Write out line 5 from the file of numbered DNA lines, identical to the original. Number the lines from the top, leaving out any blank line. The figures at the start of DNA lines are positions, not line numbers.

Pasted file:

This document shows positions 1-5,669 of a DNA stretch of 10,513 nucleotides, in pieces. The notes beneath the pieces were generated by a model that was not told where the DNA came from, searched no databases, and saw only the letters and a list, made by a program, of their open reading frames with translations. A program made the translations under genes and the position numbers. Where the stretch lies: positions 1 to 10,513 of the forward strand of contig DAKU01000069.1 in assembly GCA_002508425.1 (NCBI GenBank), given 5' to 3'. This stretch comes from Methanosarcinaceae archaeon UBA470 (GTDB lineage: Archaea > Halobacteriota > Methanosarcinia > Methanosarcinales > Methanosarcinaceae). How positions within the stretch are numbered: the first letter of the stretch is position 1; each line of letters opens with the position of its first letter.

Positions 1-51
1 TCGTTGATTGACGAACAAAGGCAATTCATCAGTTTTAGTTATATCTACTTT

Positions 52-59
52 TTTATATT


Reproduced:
52 TTTATATT